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Title: Heterogeneity in genetic admixture across different regions of Argentina
Author: Avena, Sergio
Via i García, Marc
Ziv, Elad
Pérez-Stable, Eliseo J.
Gignoux, Christopher R.
Dejean, Cristina
Huntsman, Scott
Torres-Mejía, Gabriela
Dutil, Julie
Matta, Jaime L.
Beckman, Kenneth
González Burchard, Esteban
Parolin, María Laura
Goicoechea, Alicia
Acreche, Noemí
Boquet, Mariel
Rios Part, María del Carmen.
Fernández, Vanesa
Rey, Jorge
Stern, Mariana C.
Carnese, Raúl F.
Fejerman, Laura
Keywords: Genoma humà
Genètica de poblacions
Migració de pobles
Marcadors genètics
Human genome
Population Genetics
Migrations of nations
Genetic markers
Issue Date: 10-Apr-2012
Publisher: Public Library of Science (PLoS)
Abstract: The population of Argentina is the result of the intermixing between several groups, including Indigenous American, European and African populations. Despite the commonly held idea that the population of Argentina is of mostly European origin, multiple studies have shown that this process of admixture had an impact in the entire Argentine population. In the present study we characterized the distribution of Indigenous American, European and African ancestry among individuals from different regions of Argentina and evaluated the level of discrepancy between self-reported grandparental origin and genetic ancestry estimates. A set of 99 autosomal ancestry informative markers (AIMs) was genotyped in a sample of 441 Argentine individuals to estimate genetic ancestry. We used non-parametric tests to evaluate statistical significance. The average ancestry for the Argentine sample overall was 65% European (95%CI: 63-68%), 31% Indigenous American (28-33%) and 4% African (3-4%). We observed statistically significant differences in European ancestry across Argentine regions [Buenos Aires province (BA) 76%, 95%CI: 73-79%; Northeast (NEA) 54%, 95%CI: 49-58%; Northwest (NWA) 33%, 95%CI: 21-41%; South 54%, 95%CI: 49-59%; p<0.0001] as well as between the capital and immediate suburbs of Buenos Aires city compared to more distant suburbs [80% (95%CI: 75-86%) versus 68% (95%CI: 58-77%), p = 0.01]. European ancestry among individuals that declared all grandparents born in Europe was 91% (95%CI: 88-94%) compared to 54% (95%CI: 51-57%) among those with no European grandparents (p<0.001). Our results demonstrate the range of variation in genetic ancestry among Argentine individuals from different regions in the country, highlighting the importance of taking this variation into account in genetic association and admixture mapping studies in this population.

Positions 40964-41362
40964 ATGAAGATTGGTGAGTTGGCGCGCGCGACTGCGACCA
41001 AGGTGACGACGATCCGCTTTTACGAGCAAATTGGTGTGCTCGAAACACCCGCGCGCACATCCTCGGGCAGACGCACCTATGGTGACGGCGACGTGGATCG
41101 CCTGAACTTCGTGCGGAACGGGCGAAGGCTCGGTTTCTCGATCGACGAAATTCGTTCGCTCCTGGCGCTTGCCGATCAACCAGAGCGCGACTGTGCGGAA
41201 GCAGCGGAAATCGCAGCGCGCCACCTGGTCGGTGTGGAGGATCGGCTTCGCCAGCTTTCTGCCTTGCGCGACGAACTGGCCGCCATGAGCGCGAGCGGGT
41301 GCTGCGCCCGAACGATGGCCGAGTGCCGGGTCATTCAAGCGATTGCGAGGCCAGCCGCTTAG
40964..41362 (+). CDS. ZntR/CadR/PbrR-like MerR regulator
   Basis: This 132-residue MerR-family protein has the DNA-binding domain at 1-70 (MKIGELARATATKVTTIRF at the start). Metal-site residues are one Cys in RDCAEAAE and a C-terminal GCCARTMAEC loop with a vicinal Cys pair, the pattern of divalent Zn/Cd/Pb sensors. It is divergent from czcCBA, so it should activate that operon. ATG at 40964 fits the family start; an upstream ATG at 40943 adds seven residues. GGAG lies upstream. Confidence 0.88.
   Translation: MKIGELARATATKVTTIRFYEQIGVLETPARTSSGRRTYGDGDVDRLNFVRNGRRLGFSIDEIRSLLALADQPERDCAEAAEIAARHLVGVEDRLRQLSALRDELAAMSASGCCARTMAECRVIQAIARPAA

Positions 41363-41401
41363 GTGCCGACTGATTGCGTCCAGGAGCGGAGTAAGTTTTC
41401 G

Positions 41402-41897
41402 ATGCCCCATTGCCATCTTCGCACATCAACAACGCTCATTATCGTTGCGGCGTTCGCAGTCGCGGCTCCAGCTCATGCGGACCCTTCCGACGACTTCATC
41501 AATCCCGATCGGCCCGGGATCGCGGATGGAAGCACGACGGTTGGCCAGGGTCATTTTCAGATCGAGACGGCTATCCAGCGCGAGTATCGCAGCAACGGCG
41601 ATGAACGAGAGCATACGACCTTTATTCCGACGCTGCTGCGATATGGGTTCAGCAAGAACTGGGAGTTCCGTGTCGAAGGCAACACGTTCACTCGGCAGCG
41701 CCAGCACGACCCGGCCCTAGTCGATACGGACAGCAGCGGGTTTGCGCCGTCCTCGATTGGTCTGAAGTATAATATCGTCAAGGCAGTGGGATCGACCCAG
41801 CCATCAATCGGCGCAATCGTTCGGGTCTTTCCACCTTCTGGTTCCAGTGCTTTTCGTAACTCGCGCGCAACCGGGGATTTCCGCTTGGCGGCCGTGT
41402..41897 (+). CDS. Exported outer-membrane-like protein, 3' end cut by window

Note: Reproducció del document publicat a:
It is part of: PLoS One, 2012, vol. 7, num. 4, p. e34695
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ISSN: 1932-6203
Appears in Collections:Articles publicats en revistes (Psicologia Clínica i Psicobiologia)

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